- Pest ID
- Service Area
Bald-faced Hornet or White-faced Hornet Dolichovespula Maculata lives throughout North America, including southern Canada and is more closely related to the American Wasp or Yellowjacket. Bald-faced Hornets are very protective of their nests and may sting repeatedly if disturbed and are best known for their large gray football-shaped paper nest, which they build in the spring for raising their young. Bald-faced Hornets are minor pollinators and may visit flowers around your home. When winter approaches, the nest is generally abandoned (most likely not to be reused), and all the wasps die, except for young fertilized queens which hibernate underground or in hollow trees. In Spring the young queen will emerge to rebuild another nest where the new colony will raise their young.
Bark Scorpion Centruroides Sculpturatus is cream to light brown in color-males measure approximately 3.25″ long and females 2.75″ long and feeds throughout the night on crickets, roaches or other small insects. Bark Scorpions reproduce after several months of gestation and are born alive. Young Bark Scorpions will molt 3 weeks after being born and remain with their mother during that time. Bark Scorpions may live up to 6 years if they are lucky enough to not be eaten by other scorpions, spiders, birds, lizards, snakes, or rodents. Bark Scorpions usually hide under rocks and leaf clutter during the day but may find their way into a structure trying to escape from the heat. Bark Scorpions like most other scorpions will glow under UV black lights, which makes it easy to locate at night.
Bubblebee Bombus are typically found in higher latitudes that range from warm to cold climates where other bees might not be found and may feed on nectar or gather pollen to feed its young. The bumblebee species are a gentle, beneficial insect to humans and the plant world alike, and tend to be larger than other members of the bee family. Bumblebees form colonies like Honeybees, however their hives are usually much less extensive than those of honeybees, because of the small size of the nest. Often, bumblebee nests will hold fewer than 50 individuals, and may be within tunnels in the ground made by other animals or cracks in cement that have not been repaired.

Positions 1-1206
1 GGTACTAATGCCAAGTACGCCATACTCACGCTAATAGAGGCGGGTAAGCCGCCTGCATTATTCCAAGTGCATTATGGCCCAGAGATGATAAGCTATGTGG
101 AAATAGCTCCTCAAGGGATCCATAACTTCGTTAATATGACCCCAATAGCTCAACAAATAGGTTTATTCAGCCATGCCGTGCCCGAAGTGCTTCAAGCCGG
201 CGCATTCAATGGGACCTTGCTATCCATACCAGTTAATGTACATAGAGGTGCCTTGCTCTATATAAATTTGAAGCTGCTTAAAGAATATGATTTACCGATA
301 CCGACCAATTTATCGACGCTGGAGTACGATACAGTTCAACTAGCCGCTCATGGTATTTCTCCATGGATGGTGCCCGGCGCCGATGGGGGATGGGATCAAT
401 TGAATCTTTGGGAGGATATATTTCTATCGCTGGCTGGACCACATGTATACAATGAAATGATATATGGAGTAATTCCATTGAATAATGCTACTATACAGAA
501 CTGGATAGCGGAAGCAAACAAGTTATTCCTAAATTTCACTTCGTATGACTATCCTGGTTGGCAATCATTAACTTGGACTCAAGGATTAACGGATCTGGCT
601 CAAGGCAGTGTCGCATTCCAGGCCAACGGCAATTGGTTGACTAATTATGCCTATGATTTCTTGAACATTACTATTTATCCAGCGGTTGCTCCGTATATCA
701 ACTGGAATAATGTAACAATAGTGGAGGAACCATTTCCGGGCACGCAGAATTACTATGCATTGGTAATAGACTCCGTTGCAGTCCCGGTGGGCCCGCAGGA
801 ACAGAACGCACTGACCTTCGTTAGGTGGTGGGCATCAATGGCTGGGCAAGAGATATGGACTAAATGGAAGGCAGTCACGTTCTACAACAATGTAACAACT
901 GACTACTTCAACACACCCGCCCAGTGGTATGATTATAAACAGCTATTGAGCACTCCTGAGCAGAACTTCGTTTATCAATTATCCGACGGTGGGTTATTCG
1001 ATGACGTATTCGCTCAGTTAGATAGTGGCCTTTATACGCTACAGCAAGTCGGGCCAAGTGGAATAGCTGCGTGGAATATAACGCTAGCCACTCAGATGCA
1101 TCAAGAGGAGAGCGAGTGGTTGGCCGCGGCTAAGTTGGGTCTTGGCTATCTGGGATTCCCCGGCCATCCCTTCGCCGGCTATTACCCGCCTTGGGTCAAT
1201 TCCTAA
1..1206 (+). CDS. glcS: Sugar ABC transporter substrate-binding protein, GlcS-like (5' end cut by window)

European Paper Wasp Polistes Dominulus was introduced into the US about 1981 and has quickly spread throughout most of the country, in most cases replacing native species within a couple years. Paper Wasps gather fibers from old wood and dead dry plant stems, chew them and mix with saliva to make a water-resistant gray paper. Paper wasps can be very defensive and should not be approached unless one is experienced.
Mud Dauber Wasp or Dirt Dauber Trypoxylon Politum are long, slender wasps with thread-like waists that build nests in the shape of a cylindrical tube resembling an organ pipe. The name of this wasp group comes from the nests that are made by the females, which consist of mud molded into place by the wasp’s mandibles. There are three different species of mud daubers, each with distinctive coloring: the organ-pipe mud dauber (solid black coloring), the black and yellow mud dauber, and a stunning metallic-blue mud dauber with blue wings. The black and yellow mud dauber’s nest is comprised of a series of cylindrical cells that are plastered over to form a smooth nest about the size of a human fist. The metallic-blue mud dauber foregoes building a nest altogether and simply uses the abandoned nests of the other two species.
Honeybee Apis Mellifera have historically been cultured for or robbed of honey by humans. The Honeybees primary commercial value is as a pollinator of crops. Honeybees navigate by using a combination of memory, visual landmarks, colors, the position of the sun, smell, polarized light and magnetic anomalies, they are also one of the very few invertebrates in which sleep-like behavior, similar in many respects to mammalian sleep, is known to exist. While Honeybees and Africanized Bees are active pollinators, all unmanaged bee colonies in Clark County are considered Africanized Bees and must be destroyed by law. Africanized Bees can swarm 4 to 8 times a year, swarming bee activity will create a large ball of bees around the queen to protect her-caution should be used when coming in contact with a bee swarm because any noise or action may set the swarm into a defensive mode to attack. Always allow 24 hours for the swarm to move before contacting a professional pest control company. In many cases if the swarm hasn’t moved in over 24 hours, the swarm will most likely remain in that location until removed. If the location is a sensitive area (bus stop, school, or area that children or pets play) contact a professional pest control company to service the swarm so injuries do not occur.
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